• Cyprus
  • 19 March 2019

The Judicial Practice Code was recently amended to provide that no judge, whether sitting alone or as a member of a panel of judges of an adjudicating court, can hear a case in which a party is represented by a lawyer who is a family member of the judge or works in the same firm or office as a family member of the judge. The recent media focus in Cyprus on the alleged impartiality of certain judges was the impetus behind the changes.

Activist CEOs speak out – is there a better way to do it?
Cooley LLP
  • Company & Commercial
  • USA
  • 18 March 2019

There has recently been a lot of pressure on CEOs to voice their views on political, environmental and social issues. According to the global chair of reputation at Edelman, the expectation that CEOs will be leaders of change is high. As such, to the extent that CEOs are considering taking stands on contentious social, political or environmental issues, are there effective ways for CEOs to decide when and how to do it?

Brexit and contracts – a practical guide for Irish businesses
  • Company & Commercial
  • Ireland
  • 18 March 2019

Irish businesses trying to navigate the current Brexit landscape should consider the impact of events on their contractual relationships. As Brexit will directly or indirectly affect most, if not all, transactions between Irish and UK businesses or Irish businesses doing business in the United Kingdom (including Northern Ireland), Irish suppliers must consider not only events which may directly affect them, but also their supply chain.

Electric vehicles exempt from emissions-reducing speed limits
Schoenherr Attorneys at Law
  • Environment & Climate Change
  • Austria
  • 18 March 2019

The Constitutional Court recently dealt with a complaint by an electric vehicle owner who had exceeded an Air Immission Protection Act speed limit. The driver claimed that his vehicle emitted no air pollutants and that the emission-dependent speed limit did not apply to him. The court disagreed. In response to this decision, the federal government created a legal exception for electric cars. However, whether all federal states will introduce an exception to the act's speed limit for electric cars remains unclear.

Desperate times call for ex parte interim measures in patent disputes
ALTIUS
  • Intellectual Property
  • Belgium
  • 18 March 2019

Preliminary injunctions are rarely granted on an ex parte basis in Belgium and adversarial debates are considered a cornerstone of legal proceedings which can be deviated from only in cases of absolute necessity. However, ex parte interim measures have been granted in at least four patent disputes in Belgium in recent years, which helps to shed light on the circumstances under which patentees can consider them to be a measure of last resort to stop a threat of infringement.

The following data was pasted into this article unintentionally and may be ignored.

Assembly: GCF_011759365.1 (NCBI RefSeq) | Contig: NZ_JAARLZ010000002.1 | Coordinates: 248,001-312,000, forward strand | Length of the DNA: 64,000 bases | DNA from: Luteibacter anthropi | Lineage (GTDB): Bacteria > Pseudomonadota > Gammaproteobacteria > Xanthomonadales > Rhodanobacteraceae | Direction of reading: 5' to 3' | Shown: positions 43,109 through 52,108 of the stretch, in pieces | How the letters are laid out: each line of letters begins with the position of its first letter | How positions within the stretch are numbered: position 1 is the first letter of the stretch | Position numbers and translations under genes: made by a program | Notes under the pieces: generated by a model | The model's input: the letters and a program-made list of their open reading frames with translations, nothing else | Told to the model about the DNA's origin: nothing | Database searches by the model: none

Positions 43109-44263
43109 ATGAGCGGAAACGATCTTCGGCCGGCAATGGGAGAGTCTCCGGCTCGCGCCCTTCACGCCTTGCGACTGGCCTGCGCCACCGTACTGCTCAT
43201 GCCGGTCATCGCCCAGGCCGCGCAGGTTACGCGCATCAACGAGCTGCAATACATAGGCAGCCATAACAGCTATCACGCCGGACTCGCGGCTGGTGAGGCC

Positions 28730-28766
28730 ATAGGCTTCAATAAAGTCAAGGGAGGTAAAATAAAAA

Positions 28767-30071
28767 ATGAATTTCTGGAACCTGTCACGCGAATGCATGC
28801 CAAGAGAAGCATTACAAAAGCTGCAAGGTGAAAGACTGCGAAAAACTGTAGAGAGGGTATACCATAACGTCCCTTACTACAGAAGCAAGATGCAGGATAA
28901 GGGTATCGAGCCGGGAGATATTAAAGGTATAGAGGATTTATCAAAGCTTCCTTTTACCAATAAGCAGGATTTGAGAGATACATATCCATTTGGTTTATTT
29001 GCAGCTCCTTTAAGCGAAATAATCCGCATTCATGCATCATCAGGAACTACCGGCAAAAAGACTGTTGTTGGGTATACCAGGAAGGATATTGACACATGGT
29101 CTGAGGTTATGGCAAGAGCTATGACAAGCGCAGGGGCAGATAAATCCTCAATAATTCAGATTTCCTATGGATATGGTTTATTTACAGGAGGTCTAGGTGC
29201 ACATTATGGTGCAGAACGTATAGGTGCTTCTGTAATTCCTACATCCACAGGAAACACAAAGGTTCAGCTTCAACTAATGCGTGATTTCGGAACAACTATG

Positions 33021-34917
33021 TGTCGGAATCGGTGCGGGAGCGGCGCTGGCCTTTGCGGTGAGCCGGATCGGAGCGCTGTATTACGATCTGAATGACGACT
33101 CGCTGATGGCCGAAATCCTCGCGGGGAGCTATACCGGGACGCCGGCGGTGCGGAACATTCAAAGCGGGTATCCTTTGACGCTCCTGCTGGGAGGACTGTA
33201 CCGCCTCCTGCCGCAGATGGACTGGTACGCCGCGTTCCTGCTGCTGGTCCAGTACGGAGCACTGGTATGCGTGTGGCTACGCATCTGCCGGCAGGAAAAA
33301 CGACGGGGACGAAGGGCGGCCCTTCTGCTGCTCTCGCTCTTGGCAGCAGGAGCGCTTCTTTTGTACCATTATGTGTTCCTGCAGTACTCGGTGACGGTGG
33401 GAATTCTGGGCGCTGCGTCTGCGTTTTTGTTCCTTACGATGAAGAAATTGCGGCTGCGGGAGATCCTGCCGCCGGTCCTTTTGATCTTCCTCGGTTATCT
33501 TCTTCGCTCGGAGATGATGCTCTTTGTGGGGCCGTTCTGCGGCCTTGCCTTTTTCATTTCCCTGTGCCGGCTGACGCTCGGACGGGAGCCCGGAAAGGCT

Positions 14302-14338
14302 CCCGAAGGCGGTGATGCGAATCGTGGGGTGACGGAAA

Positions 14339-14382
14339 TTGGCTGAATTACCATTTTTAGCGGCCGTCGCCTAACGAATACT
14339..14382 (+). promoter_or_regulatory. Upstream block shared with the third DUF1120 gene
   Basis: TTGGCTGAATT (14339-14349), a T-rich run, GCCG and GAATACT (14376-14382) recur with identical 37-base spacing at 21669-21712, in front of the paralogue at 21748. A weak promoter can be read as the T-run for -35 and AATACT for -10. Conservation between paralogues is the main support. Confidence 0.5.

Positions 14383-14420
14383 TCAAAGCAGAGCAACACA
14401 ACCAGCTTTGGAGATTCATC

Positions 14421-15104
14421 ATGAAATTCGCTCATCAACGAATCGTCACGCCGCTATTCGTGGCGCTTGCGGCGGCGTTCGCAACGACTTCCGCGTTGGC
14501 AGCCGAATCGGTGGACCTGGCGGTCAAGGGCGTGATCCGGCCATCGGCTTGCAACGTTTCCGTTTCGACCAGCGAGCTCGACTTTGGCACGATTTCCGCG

Justice Manual and FCPA enforcement
Hogan Lovells
  • White Collar Crime
  • USA
  • 18 March 2019

Throughout 2018 the Department of Justice (DOJ) continued to ring the clarion call for cooperation and sought to provide some certainty, consistency and coordination regarding the incentives offered to companies that provide voluntary disclosures. In particular, the DOJ centralised its guidance memoranda into what is now known as the Justice Manual. The DOJ's goals were to identify redundancies, clarify ambiguities, eliminate surplus language and update the manual to reflect current law and practice.

Shareholders' agreements – courts clarify rules for listed and non-listed companies
Grieco e Associati
  • Company & Commercial
  • Italy
  • 18 March 2019

Italian company law contains specific provisions for shareholders' agreements relating to listed or non-listed companies. Two recent court decisions provide clarity in this regard and confirm that the existing legal framework broadly recognises the admissibility of shareholders' agreements in order to govern the rights and obligations of company shareholders, particularly for joint ventures in the financial, trade and industrial fields.

Moral rights: can authors waive their special rights?
Saikrishna & Associates
  • Intellectual Property
  • India
  • 18 March 2019

The Copyright Act specifically addresses authors' special rights, which comprise the right to claim authorship of a work and the right to prevent any distortion, modification or mutilation of a work which would be prejudicial to the author's reputation. While jurisprudence on moral rights is still relatively limited, a few foundational cases are emblematic of India's approach and the associated legal issues.

New government measures to tackle corruption: does the buck stop here?
Mattos Filho, Veiga Filho, Marrey Jr e Quiroga Advogados
  • White Collar Crime
  • Brazil
  • 18 March 2019

Despite the steps taken by Brazil to fight corruption in recent years, it remains one of the main challenges for the country. Mindful of this, the new government – which came into power in 2018 on the back of its vow to fight corruption – has promised a series of measures to tackle the issue. The measures include toughening prison sentences for corruption-related crimes, separating investigations involving high-level officials and making illegal campaign donations a criminal offence.

E-commerce websites and trademark protection
Deris Attorney At Law Partnership
  • Intellectual Property
  • Turkey
  • 18 March 2019

The popularity of e-commerce websites in Turkey has grown in recent years. However, while e-commerce websites are important for the economy, their relationship with trademark protection is a controversial topic, as e-commerce website owners provide a platform through which other retailers can sell their products rather than producing products themselves. This article examines the steps that holders and e-commerce websites should take to ensure that their trademarks are fully protected.